Sympatric Distribution of Organisms

Sympatric Distribution of Organisms

 

the distribution of two or more similar species or, sometimes, intraspe-cific forms or genera encountered on the same territory; the opposite of the allopatric distribution of organisms.

The sympatric distribution of even those organisms that are most similar and most morphologically difficult to differentiate is usually a reliable indication of their specific independence in the absence of interbreeding under natural conditions, that is, if the organisms are reproductively isolated. In particular, closely related species differing in one or more characteristics may jointly inhabit large territories, often occurring in close proximity. Such species include the gray microtines Microtus arvalis and Microtus subarvalis, which differ in chromosome number (46 and 54, respectively) and spermatozoid shape but inhabit the same area.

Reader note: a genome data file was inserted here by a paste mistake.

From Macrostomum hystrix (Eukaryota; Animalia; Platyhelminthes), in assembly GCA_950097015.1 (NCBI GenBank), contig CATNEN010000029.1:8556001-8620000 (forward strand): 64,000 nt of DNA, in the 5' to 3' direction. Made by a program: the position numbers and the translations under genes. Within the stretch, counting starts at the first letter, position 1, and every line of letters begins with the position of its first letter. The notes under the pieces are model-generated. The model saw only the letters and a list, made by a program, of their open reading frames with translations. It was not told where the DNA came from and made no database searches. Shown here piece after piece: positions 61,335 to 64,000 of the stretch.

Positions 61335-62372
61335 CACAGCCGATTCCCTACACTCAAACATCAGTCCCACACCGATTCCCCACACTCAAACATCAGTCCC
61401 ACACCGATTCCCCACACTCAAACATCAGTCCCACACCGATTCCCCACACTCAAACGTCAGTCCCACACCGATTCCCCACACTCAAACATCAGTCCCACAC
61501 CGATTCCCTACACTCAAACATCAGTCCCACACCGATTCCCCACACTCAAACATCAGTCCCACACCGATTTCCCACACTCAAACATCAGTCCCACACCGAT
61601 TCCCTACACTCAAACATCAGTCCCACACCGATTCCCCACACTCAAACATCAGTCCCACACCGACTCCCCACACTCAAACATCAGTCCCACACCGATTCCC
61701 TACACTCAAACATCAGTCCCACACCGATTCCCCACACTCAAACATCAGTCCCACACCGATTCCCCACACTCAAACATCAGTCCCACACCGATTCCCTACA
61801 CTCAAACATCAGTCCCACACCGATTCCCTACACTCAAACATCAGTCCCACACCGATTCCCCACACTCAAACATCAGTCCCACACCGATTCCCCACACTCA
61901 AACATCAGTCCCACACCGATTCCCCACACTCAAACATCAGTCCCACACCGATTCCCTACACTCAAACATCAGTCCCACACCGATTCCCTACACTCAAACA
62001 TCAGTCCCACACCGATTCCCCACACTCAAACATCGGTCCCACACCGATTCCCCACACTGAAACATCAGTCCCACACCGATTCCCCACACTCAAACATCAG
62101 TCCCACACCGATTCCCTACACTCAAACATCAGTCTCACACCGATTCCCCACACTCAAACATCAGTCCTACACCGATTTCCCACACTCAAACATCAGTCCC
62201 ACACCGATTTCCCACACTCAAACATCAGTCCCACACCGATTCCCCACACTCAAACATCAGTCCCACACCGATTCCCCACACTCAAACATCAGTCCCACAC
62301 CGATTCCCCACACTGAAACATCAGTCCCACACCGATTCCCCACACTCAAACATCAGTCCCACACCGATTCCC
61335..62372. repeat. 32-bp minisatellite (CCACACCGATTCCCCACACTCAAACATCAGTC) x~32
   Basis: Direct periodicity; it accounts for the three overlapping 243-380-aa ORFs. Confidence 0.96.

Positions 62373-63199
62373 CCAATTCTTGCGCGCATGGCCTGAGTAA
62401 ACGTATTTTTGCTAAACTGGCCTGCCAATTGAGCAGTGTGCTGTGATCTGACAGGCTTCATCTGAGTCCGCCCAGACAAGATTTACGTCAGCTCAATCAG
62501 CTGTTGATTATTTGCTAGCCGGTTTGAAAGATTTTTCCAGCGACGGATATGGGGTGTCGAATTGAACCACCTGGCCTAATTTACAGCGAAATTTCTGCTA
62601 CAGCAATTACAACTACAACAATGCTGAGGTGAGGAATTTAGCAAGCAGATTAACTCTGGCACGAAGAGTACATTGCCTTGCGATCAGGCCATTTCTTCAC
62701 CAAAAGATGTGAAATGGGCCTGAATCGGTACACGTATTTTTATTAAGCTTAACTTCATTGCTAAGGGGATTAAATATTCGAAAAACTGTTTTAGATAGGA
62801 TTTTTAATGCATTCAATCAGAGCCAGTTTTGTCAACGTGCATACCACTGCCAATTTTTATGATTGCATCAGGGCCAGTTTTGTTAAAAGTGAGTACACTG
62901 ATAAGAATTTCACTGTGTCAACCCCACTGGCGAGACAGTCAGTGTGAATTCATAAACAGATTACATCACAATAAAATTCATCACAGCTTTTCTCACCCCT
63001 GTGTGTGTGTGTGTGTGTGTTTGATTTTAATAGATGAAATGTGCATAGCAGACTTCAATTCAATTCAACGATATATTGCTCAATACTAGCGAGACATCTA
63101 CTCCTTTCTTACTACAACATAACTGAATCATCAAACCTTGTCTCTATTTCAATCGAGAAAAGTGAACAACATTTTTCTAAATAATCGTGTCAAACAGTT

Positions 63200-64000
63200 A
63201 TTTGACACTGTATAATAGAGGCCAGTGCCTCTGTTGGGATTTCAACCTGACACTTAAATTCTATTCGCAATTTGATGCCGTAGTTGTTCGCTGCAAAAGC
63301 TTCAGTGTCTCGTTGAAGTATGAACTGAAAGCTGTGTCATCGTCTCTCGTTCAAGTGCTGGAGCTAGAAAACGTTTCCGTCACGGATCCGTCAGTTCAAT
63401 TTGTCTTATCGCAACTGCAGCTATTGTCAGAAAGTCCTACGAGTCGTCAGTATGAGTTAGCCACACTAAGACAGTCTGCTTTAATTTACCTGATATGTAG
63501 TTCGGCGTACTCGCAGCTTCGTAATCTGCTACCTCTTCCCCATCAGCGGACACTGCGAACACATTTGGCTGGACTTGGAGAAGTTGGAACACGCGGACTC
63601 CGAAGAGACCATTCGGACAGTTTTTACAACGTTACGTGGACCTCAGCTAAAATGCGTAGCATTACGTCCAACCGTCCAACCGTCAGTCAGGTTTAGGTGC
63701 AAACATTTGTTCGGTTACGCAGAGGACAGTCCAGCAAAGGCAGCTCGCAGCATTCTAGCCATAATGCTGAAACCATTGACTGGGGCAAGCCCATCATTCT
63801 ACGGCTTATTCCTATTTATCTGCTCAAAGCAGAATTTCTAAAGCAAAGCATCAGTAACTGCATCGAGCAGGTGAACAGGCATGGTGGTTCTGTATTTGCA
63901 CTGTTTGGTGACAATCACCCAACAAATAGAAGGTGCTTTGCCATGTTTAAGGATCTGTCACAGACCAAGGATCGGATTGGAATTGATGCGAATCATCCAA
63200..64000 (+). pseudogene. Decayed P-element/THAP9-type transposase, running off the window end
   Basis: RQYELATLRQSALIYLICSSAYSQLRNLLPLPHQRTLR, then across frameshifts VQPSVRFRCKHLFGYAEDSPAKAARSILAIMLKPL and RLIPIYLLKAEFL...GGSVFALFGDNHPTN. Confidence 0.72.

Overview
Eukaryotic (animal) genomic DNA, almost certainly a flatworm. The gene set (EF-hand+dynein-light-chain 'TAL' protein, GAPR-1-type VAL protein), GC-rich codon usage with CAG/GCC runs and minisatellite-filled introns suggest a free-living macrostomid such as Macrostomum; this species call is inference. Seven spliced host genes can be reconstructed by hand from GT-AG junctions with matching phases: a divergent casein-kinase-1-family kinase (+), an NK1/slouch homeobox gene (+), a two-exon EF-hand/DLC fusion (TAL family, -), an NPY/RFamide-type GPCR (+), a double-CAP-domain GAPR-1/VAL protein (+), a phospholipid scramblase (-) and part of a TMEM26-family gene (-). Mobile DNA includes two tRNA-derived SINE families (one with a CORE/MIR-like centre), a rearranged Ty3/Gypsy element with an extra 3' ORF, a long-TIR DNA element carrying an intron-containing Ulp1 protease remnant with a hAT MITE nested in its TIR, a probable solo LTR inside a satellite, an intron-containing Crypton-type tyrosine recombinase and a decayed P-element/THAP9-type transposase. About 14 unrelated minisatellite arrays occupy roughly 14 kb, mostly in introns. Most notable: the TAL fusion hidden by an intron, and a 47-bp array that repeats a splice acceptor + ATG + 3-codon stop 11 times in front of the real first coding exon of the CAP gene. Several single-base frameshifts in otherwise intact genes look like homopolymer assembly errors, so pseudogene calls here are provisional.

The most complete form of a sympatric distribution of organisms is the total overlapping of the home range of two or more species. For example, the home range of the sand cat (Felis margarita) lies entirely within that of Felis lybica. Most frequently, the areas inhabited by similar species only partly overlap. The sympatric distribution of organisms is important in analyzing the process of species formation.

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